Humans are always impressed by size.
The bigger, the better. Go big or go home. Size matters.
This may be why we spend so much money heading out into the enormity of space, while spending only a fraction on exploring the small dark crevasses of our own planet.
Big is beautiful, right?
And it’s true that big things are amazing, dinosaurs, for example, are way cool, but their smaller versions-lizards- aren’t considered quite as sexy, let alone their other descendants, chickens.
If an asteroid wiped out all of the chickens, do you think anyone would spend years digging up their bones and putting them in museums?
GIANT chickens, yes, but good old bantams? No.
Unfortunately, this predilection for large over small means that little things like little actions and little gestures are often overlooked. It also means that getting something massive done is seen as having more value than getting a lot of small things done.
One person donating one thousand dollars seems much better in our minds than 1000 people all donating a dollar each. In the end, in both scenarios, one thousand dollars was donated, right? So why is a 1000-dollar donation lauded, but not a 1-dollar donation given 1000 times?
Why do we praise the few who do something BIG once in a while, and ignore the many who do what they can on a regular basis?
The admiration for ‘grand scale’ can also lead to problems when the sheer enormity of something becomes overwhelming.
Losing 24 kilos in a year seems like a lot. Losing 500 grams per week for 52 weeks is exactly the same thing, but seems more manageable, even if it sounds a lot less impressive.
And this is the problem with our ‘bigger is better’ fixation.
When an obstacle seems too big to handle, we can often stop dead in our tracks, unable to know where to start or how to begin. The stress of potentially missing our target, of somehow failing the task because it just seems so massive can lead to self-doubt, fear of failure, negative self-talk and procrastination. This can then become a self-fulfilling prophecy.
“See, it was too much for me to do, I couldn’t do it, therefore it can’t be done, why even try?”
The secret is to start small. Really, really small if you have to.
Where our mental health is concerned, Psychologists recommend breaking things down to the place where it is not a burden, even if this means taking micro-actions.
Let’s imagine you are feeling totally overwhelmed by something in your home. A cupboard that needs sorting out. Papers that are piled up. A freezer filled with God knows what. Dishes that need doing. An overgrown garden.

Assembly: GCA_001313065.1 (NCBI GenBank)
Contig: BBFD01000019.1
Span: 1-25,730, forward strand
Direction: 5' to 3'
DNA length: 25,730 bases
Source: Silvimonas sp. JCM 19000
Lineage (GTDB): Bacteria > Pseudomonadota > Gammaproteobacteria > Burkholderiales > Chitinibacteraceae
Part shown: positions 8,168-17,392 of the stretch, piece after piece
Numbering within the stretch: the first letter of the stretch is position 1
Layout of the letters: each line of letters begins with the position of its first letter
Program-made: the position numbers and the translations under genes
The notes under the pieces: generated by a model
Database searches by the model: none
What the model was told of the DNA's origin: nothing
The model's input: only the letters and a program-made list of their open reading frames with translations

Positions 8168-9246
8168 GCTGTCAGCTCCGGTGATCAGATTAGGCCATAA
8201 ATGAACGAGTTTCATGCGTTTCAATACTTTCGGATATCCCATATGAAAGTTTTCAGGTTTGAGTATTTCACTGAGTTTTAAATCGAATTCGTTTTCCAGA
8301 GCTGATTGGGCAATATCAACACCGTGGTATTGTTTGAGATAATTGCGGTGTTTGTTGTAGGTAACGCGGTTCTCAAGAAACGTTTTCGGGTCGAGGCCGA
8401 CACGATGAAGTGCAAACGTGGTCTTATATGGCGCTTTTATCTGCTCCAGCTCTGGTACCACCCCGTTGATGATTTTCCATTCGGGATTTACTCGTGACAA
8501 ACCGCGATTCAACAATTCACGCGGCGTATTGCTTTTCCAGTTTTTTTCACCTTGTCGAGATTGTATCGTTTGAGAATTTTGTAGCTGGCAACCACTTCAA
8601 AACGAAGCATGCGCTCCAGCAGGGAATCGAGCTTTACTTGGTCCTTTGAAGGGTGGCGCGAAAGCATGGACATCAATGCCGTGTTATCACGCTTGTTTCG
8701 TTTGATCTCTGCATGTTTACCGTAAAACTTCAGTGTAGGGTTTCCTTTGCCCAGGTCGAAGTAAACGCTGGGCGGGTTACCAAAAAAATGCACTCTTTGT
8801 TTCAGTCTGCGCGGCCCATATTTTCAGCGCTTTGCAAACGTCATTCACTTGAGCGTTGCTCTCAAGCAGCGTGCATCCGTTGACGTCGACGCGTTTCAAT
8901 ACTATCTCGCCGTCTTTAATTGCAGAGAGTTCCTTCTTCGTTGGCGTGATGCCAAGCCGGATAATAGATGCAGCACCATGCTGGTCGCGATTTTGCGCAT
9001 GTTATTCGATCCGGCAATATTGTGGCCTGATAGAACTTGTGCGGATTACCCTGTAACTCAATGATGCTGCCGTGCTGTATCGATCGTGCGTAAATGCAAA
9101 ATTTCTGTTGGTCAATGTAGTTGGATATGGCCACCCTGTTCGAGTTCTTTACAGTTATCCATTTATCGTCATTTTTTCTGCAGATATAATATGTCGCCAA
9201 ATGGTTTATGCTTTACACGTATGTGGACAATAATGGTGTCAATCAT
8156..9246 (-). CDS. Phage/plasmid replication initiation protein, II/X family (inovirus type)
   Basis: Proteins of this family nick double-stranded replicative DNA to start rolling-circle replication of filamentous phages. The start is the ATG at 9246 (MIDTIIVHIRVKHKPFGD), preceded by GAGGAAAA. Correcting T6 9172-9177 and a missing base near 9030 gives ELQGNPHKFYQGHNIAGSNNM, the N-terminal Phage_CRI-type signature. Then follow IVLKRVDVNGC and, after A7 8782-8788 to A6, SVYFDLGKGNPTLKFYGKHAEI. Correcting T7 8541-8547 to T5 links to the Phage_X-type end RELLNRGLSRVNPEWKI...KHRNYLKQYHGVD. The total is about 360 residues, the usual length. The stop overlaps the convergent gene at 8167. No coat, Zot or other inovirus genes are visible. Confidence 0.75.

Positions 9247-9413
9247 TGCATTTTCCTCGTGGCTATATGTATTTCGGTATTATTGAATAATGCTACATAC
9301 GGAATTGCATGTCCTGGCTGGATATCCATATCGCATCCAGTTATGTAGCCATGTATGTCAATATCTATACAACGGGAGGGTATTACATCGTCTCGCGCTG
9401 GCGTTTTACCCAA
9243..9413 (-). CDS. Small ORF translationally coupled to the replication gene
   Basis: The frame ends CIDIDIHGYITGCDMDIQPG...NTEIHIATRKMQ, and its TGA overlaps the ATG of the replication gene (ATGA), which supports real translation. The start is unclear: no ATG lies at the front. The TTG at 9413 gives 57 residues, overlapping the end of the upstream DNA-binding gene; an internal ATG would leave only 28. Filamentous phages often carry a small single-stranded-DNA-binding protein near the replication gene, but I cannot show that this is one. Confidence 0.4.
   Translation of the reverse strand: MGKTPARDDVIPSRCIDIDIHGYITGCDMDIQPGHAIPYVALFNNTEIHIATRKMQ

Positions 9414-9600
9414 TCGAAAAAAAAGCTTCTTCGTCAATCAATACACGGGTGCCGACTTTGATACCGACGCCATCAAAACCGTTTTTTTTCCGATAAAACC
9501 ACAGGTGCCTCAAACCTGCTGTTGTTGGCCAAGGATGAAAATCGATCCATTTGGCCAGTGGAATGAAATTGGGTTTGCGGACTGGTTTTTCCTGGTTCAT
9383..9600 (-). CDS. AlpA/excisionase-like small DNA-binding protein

You can spend a few hours going through things, and if you do and you get the task done, bravo.
But who said you needed to get it all done in one hit?
You can do all of these things in a microscopic way over time and still get it done.
Set a timer, 3 minutes, and 3 minutes only. When the timer goes, stop. If you don’t want to stop, start it again for another 3 minutes, and then stop. You can stop anytime, and you can start again when you are ready.
Over time, and that time is set only by you and you alone, your seemingly enormous, onerous task will be completed.
One thing that is very important is to record what you have done on the day you do it. Write it down somewhere or take a photo. You need to do this so that one day you can look back and see what it is you have achieved.
It’s too easy to forget all the small things we do, so we think we are doing nothing, but of course, everything we do matters.
Do you need to eat healthier? Add one vegetable or piece of fruit to one meal a day. Just one. Or add a teaspoon of chia seeds to something once a day. Just once. Remember to record it.
When you are ready, double the amount, and record it.
Over time, your own time, you will see your progress. Do not underestimate these small changes.
The old cliché about not being able to carry 600kg at one time, but managing to move 1kg 600 times is true.
Rome wasn’t built in a day, and small actions have a big impact.
That wave you give your neighbour on your way to work may be the best thing that happens to them all day. Is it going to be on the front page of the paper? No. Does it make a difference? Yes.
Changing your pillowcase, even if you can’t handle changing the whole bed, will be just enough to make you sleep better.
Reading one page of a book a night for a year is 365 pages of a book you wouldn’t have read otherwise.
Putting moisturiser on your elbows once a week is 52 times in a year you soften your elbows.
Saying thank you to service staff, not by bashing pans at them or big public displays, by looking them in the eye and saying “thank you, I appreciate this” and meaning it.
Just you and one other human knowing that you care.
None of this is to say that big actions are meaningless. Being part of something BIGGER is a good feeling.
When we look at the things we do things that appear as a BIG picture, we feel empowered.
Most of us are either wired, or trained, this way. For many of us, it’s human nature.
However, we need to recognise, and we need to encourage, support and applaud, all the little actions that keep us moving forwards.
Your small actions have enormous power, and it’s up to you what you do with it.